PHP Input Filtering

by Vincy. Last modified on July 2nd, 2022.

PHP is one of the easy-handling languages which makes developers comfortable to work with. It provides functions to sanitize and validate the outside user input. These functions are in the PHP filters extension.

This extension is enabled by default as of the PHP version 5.2.0. It can be explicitly configured with the PHP configuration file. The outsiders’ can send their input in many ways. For example, they can post the input via an HTML form, send API params via REST clients and more.

These inputs have to be sanitized and validated before processing them. We have seen the example of doing client-side validation.

PHP filters extension provides functions and filter constants to validate the different types of input. The filter_list() function will return the array of filters supported by this extension.

These filters will remove the unexpected data from the user input and validate the format after sanitization. In this post, we are going to see the list of filter functions and their use. Also, I have added an example code for validating the username and email using the PHP filter functions. The name and email data will be posted via a HTML form.

PHP Filter Functions

These are the list of PHP filter functions available in the PHP filter extension.


This function is used to check if the specified type of the variable name exists or not.

filter_has_var(int $input_type, string $var_name): bool

The possible values of $type are INPUT_GET, INPUT_POST, INPUT_COOKIE, INPUT_SERVER, or INPUT_ENV. The $variable_name is the index variable to be used to check the input.


This function will return the id of the specified filter_nam.

filter_id(string $filter_name);


It accepts an array of mixed filter definitions to validate the input type.

filter_input_array ( int $type, mixed $definition, bool $add_empty = TRUE )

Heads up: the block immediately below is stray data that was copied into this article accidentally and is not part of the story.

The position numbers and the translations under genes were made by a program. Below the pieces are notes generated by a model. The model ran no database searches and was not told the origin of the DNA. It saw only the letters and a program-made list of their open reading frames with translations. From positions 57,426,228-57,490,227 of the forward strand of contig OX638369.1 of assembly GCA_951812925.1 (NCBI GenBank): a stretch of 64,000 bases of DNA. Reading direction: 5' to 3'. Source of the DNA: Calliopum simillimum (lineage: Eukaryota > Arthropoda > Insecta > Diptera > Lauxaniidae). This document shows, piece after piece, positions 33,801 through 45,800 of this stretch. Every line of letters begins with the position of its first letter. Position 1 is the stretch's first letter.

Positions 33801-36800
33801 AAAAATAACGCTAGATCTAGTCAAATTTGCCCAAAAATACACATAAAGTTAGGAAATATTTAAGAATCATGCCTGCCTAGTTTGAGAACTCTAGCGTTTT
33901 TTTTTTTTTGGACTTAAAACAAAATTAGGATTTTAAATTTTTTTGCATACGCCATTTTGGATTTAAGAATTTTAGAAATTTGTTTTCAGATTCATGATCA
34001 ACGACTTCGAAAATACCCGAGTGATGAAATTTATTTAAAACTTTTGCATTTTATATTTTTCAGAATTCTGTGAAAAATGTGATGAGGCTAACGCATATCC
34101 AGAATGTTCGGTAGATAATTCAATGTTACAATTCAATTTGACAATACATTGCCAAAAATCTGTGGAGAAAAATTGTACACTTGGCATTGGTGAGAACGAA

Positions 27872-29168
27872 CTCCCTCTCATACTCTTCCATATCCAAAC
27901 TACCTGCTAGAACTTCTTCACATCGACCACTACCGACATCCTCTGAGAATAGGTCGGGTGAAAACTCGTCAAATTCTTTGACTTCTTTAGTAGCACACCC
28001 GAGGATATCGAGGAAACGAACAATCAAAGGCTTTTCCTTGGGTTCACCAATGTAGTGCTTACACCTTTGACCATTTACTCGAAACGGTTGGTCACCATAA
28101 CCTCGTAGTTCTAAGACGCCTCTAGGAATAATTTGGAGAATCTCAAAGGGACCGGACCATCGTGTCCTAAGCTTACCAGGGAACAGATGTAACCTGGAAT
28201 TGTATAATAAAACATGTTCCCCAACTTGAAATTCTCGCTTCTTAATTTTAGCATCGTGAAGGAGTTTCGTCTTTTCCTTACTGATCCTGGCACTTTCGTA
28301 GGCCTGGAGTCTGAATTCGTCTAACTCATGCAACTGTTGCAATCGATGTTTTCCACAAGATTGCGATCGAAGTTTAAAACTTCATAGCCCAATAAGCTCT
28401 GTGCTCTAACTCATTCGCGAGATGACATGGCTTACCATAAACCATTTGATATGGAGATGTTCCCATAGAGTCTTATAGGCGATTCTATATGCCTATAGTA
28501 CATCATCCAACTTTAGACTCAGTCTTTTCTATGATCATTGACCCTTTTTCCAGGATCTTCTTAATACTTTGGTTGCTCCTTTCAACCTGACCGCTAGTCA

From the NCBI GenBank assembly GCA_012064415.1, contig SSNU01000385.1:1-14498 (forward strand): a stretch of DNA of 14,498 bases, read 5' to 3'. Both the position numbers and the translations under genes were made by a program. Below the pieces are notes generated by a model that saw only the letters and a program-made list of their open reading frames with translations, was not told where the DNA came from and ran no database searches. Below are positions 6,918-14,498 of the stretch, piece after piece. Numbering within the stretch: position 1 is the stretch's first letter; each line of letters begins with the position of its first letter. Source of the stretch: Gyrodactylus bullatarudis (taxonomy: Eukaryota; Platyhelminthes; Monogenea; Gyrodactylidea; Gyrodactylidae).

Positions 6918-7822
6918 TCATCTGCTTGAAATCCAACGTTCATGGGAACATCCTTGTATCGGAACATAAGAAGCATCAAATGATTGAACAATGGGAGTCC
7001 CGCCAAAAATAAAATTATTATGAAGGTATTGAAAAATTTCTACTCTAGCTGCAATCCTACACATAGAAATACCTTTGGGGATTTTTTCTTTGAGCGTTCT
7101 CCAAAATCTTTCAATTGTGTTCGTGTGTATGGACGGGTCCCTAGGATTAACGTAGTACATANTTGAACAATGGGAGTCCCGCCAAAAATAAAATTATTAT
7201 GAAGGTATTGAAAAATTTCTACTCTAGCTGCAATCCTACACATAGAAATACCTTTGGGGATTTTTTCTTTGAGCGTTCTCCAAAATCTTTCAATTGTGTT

The filter definition and add_empty arguments are optional. The $add_empty will be TRUE by default to return NULL for the unset variable index.


The PHP filter_input function validates input type with a single filter id instead of the mixed definition we have used for filter_input_array.

filter_input ( int $type, string $variable_name, int $filter = FILTER_DEFAULT, mixed $options );


As we have mentioned above in the PHP filter introduction, this function returns all the list of filters supported by this extension.



This function accepts an array of input data and filters definition with the add_empty flag to validate the input array.

filter_var_array ( array $data , mixed $definition , bool $add_empty = TRUE  )


It takes a single input and filter id for validation.

filter_var ( $variable , int $filter = FILTER_DEFAULT , mixed $options )

PHP Example: Validating HTML Form Posts using Filters Functions

In this example, I have created a HTML form to let the user enter their name and email address. On submitting this form the input data are posted to the PHP file. In PHP code, the $_POST data are sanitized and validated using the PHP filter function filter_var.

HTML Code to Display the Form and Client-Side Validation Script

The below code shows the HTML for displaying the form with the user name and email address field. On submitting this form the fnSubscribe() JavaScript function is called and to do the not-empty check for the form fields in the client-side.

<form name="frmSubscription" action="" method="POST"
	onSubmit="return fnSubscribe();">
	<input type="text" name="userName" /><br /> <input type="text"
		name="userEmail" /><br /> <input type="submit" name="subscribe"
		value="Subscribe" />
function fnSubscribe() {
	if (document.frmSubscription.userName.value == "") {
		return false;
	if (document.frmSubscription.userEmail.value == "") {
		return false;
	return true;

PHP Filter Sanitization and Validation Code

The following PHP code applies sanitization and validation filter on the form post data. After filtering the user input posted via the HTML form, I have created the INSERT query to add the user data to the database.

I used FILTER_SANITIZE_STRING and FILTER_SANITIZE_EMAIL filter to sanitize the username and email data respectively. And then, I used FILTER_VALIDATE_EMAIL to check if the email data is in a valid format.

if (! empty($_POST["subscribe"])) {
    $userName = filter_input(INPUT_POST, "userName", FILTER_SANITIZE_STRING);
    $userEmail = filter_input(INPUT_POST, "userEmail", FILTER_SANITIZE_EMAIL);

    $userEmail = filter_var($userEmail, FILTER_VALIDATE_EMAIL);

    if (! empty($userName) && ! empty($userEmail)) {
        $conn = mysqli_connect("localhost", "root", "test", "blog_samples");
        $query = "INSERT INTO tbl_users (userName, userEmail) VALUES ('" . $userName . "', '" . $userEmail . "')";
        mysqli_query($conn, $query);
    } else {
        $message = "All fields are required";


Written by Vincy, a web developer with 15+ years of experience and a Masters degree in Computer Science. She specializes in building modern, lightweight websites using PHP, JavaScript, React, and related technologies. Phppot helps you in mastering web development through over a decade of publishing quality tutorials.

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